How to Choose a Wheelchair Ramp

Discount Ramps has a large selection of Wheelchair Ramps of various sizes and styles to ensure that there’s something that perfectly fits your specific need. This page is designed to help you understand the differences between each type of wheelchair and scooter ramp so that you can make an informed buying decision. Please contact us if you have any additional questions regarding Wheelchair Ramps, and one of our knowledgeable customer service representatives will be glad to assist you!

Wheelchair Ramp Styles

Wheelchair Ramp Styles

Modular Handicap Access Ramps

Designed to fit any home or business applications and meet ADA codes, these ramp systems can be custom-ordered in a variety of different configurations to ensure that the ramp meets your exact needs. These ramps are not considered to be portable but can be disassembled and moved as needed.


Portable Wheelchair Ramps

Lightweight, compact, and easy to set up, the portable wheelchair ramps come in multiple varieties (see below) so you can find one that fits your style, budget, and storage constraints. Portable ramps are most commonly used for loading onto porches and steps and into vans.


Solid & Threshold Ramps

Perfect for maneuvering manual wheelchairs, power wheelchairs, and mobility scooters over short rises or through doorways around the home or office. These ramps have been thoroughly tested to withstand daily, repetitive use.


Wheelchair Van Ramps

Designed to assist you with loading a scooter or power chair into a full-size van, minivan, or SUV, and available in multiple styles. The wheelchair van ramps can mount inside the rear of your vehicle. Portable folding ramps are available for rear and/or side door loading and are available with handles for portability.

Portable Wheelchair Ramps Styles

Portable Wheelchair Ramps Styles

Single Fold Wheelchair Ramps

A more affordable option and available in 2'-8' lengths, these ramps are sometimes referred to as Suitcase Ramps because they look like a suitcase when being carried by the handle. Commonly used for short inclines or loading an unoccupied power chair into the side of a minivan.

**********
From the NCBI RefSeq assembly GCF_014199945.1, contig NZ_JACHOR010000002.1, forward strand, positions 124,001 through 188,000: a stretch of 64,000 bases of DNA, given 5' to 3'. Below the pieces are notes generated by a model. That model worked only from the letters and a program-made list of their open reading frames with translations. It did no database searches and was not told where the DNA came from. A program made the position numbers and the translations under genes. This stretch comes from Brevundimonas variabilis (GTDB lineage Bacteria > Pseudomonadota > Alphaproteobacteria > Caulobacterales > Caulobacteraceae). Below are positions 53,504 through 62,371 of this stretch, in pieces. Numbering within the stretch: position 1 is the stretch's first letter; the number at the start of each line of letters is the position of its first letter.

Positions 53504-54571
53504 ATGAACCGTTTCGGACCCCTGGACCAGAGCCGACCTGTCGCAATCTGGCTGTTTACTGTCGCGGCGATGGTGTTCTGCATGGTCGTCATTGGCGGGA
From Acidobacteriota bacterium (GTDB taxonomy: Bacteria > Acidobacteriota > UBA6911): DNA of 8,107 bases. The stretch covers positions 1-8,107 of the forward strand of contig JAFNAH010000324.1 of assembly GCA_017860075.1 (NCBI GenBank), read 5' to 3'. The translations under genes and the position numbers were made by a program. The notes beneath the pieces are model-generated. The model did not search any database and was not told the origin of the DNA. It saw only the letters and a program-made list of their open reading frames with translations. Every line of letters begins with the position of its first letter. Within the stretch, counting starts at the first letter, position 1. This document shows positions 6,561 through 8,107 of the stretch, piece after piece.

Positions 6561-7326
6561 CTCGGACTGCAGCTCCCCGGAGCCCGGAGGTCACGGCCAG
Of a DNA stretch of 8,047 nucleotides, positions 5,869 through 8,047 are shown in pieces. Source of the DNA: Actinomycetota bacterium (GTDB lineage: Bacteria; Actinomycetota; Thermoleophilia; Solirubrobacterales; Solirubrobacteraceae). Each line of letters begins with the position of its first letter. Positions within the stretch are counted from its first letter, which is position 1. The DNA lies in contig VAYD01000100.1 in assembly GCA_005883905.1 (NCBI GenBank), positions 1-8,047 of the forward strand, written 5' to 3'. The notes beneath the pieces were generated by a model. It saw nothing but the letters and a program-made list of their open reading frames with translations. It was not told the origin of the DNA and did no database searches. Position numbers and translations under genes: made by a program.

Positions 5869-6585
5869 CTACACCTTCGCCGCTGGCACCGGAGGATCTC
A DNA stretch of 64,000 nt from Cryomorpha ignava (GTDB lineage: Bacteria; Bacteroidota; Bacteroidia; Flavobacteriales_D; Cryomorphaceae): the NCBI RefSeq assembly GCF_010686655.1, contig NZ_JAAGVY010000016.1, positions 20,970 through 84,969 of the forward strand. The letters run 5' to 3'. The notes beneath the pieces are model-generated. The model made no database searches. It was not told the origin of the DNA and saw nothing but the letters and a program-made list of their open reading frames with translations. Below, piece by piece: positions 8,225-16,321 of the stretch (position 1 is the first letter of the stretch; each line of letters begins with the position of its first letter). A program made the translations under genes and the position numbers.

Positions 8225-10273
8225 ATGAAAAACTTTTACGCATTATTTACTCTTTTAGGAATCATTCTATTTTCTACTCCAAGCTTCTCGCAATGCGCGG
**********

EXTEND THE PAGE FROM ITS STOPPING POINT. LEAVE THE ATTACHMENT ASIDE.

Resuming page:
Multi-Folding Wheelchair Ramps

Lightweight, compact, and easy to set up, the portable wheelchair ramps come in multiple varieties so you can find one that fits your style, budget, and storage constraints. Portable ramps are most commonly used for loading onto porches and steps and into vans.


Multi-Folding Manual Wheelchair Ramps

Designed for manual wheelchairs only, telescoping wheelchair ramps slide into themselves to offer adjustable lengths up to 10' for loading onto various vertical heights. They are compact and light for ease of transport.


Wheelchair Track Ramps

Designed for manual wheelchairs only, track ramps are sets of two narrow ramps that are placed parallel to each other, similar to railroad tracks. They are much more compact and therefore easier to store than full-width wheelchair ramps.


First, how are you going to be using your ramp?

Consider the following questions to pinpoint exactly why and where you need a wheelchair ramp:

  • Will you be using the ramp indoors or outdoors?
  • Is this for a home or a business? A commercial application requires an ADA compliant ramp.
  • Do you need a ramp for a threshold, to go over stairs, to go over a landing, or for use with a vehicle?
  • Do you need a permanent or temporary installation?
  • Do you need a ramp that’s portable?
  • What type of traffic will be on the ramp? Do you need a ramp to accommodate a manual wheelchair or a power wheelchair? Will it only be used by someone using a walker or cane or just struggling with steps? Does the ramp need to accommodate a caregiver as well as a wheelchair user?
Knowing the answers to these questions will help you narrow down your search for the perfect wheelchair ramp.